Long before she had access to the maple-producing power of a wooded area full of trees, Kim Enders made syrup from a single tap in the back yard of her childhood home. The sap she and her parents collected from that lone maple tree boiled down to only a tablespoon of syrup, but she still looks upon it fondly as a family learning experience.
Enders and her husband, Kevin, are co-owners of Red Schoolhouse Maple, in Fulton, one of more than 130 sugarhouses participating in this year’s New York State Maple Weekends, March 16, 17, 23 and 24. During those weekends, maple lovers throughout the state will have the opportunity to attend events like pancake breakfasts and open houses hosted by New York’s many maple producers. For people who can’t make it to Maple Weekend festivities or simply want to bring the experience into their own backyards as Enders’ family did, Enders sheds some light on how you can make your own maple syrup at home.
Phase One: The Tap To get started, you’ll need a tap for the tree, available at most local hardware stores, and a container in which to collect the sap—something like a bucket, pail or even a milk jug. But whatever you use, make sure to scrub it clean before starting.
“Take a sniff of the container to make sure it doesn’t have any smells,” Enders advises, “because one thing about maple sap, and maple syrup, is that if it picks up any odors, it picks up an off flavor.”
Once you have your tap and container ready, drill a hole into the tree where you plan to set your tap. Hammer the tap lightly until you feel that it’s in place.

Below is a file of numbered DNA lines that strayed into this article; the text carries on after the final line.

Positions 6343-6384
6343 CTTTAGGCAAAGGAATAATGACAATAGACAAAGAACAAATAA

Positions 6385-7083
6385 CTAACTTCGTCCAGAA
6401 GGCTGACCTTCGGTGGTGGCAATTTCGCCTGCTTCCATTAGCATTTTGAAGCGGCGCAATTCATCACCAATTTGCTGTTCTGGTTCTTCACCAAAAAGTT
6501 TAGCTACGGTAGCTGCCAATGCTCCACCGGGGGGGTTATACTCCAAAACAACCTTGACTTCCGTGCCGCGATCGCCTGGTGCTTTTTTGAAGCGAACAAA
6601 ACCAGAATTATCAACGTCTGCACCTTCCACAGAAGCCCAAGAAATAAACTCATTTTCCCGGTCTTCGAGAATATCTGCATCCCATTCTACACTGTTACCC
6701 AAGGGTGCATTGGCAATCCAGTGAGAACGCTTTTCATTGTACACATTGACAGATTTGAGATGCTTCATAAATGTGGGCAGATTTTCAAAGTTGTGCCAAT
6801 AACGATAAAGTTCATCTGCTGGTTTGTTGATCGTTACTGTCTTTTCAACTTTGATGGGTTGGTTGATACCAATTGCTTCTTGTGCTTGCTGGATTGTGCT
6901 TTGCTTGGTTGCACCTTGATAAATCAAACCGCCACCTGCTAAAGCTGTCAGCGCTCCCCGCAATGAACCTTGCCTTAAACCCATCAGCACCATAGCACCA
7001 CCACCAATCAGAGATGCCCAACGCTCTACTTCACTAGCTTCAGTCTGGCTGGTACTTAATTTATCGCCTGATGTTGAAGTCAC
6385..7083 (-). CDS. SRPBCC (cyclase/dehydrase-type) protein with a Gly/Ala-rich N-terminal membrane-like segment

“You don’t want to hit it so hard that you split the bark on the tree,” Enders cautions. “It should be like a tap, tap, and then thonk. You’ll feel a difference, and you’ll know that your tap is set in the tree.”
Now that your tap is set, how do you know how much sap you need to collect? Enders says the ratio of 43 gallons of sap to one gallon of syrup is a good frame of reference. For starters, she recommends collecting five to seven gallons. Although that will produce only a small amount of syrup, it should be just enough for those trying the process as a learning experience.
Phase Two: Boiling Point
After you’ve collected the sap, prepare for a long boiling process. Enders suggests an outdoor setup using a turkey fryer. Not all of the sap will fit in it at once, so just keep adding sap as it boils down, until everything you’ve collected has made it in.
Because the boiling point might vary slightly depending on elevation, try boiling water first to make sure you know the correct temperature at your location. Letting the sap hit seven degrees above boiling point—219 degrees at Enders’ sugarhouse—will usually produce syrup that is the right density, she says.
As the boiling nears the end, you’ll need to be watchful to keep the sap from burning. It can go from normal boiling to foaming and then burning very suddenly, Enders cautions, so from about 212 to 215 degrees is a good point to start looking out for that. Keep a few drops of canola oil handy, and if the sap hits 219 and starts to foam, add them to the pan.
“That’ll help keep the foam down,” Enders explains.
While seven degrees above boiling is a good general rule of thumb for those just getting started, Enders recommends that those who want to get serious about making their own syrup buy a hydrometer—a device that floats in the hot sap and has a mark to indicate when it’s at the correct density. Maple syrup hydrometers can be purchased online or from maple syrup suppliers. Once sap has boiled down to the correct density, you’ll have maple syrup!
Phase Three: What To Do with It
Syrup should either be refrigerated right away or sealed in mason jars and refrigerated after opening, Enders says. As long as it’s refrigerated, the syrup will keep.
Then, eat and enjoy. This year’s Maple Weekends take place Saturdays, March 16 and 23, and Sundays, March 17 and 24, with events running 10 a.m. to 4 p.m. each day. For a full list of Maple Weekend participants and events, visit mapleweekend.com.
For information about Red Schoolhouse Maple, visit redschoolhouse maple.com or call 243-1024.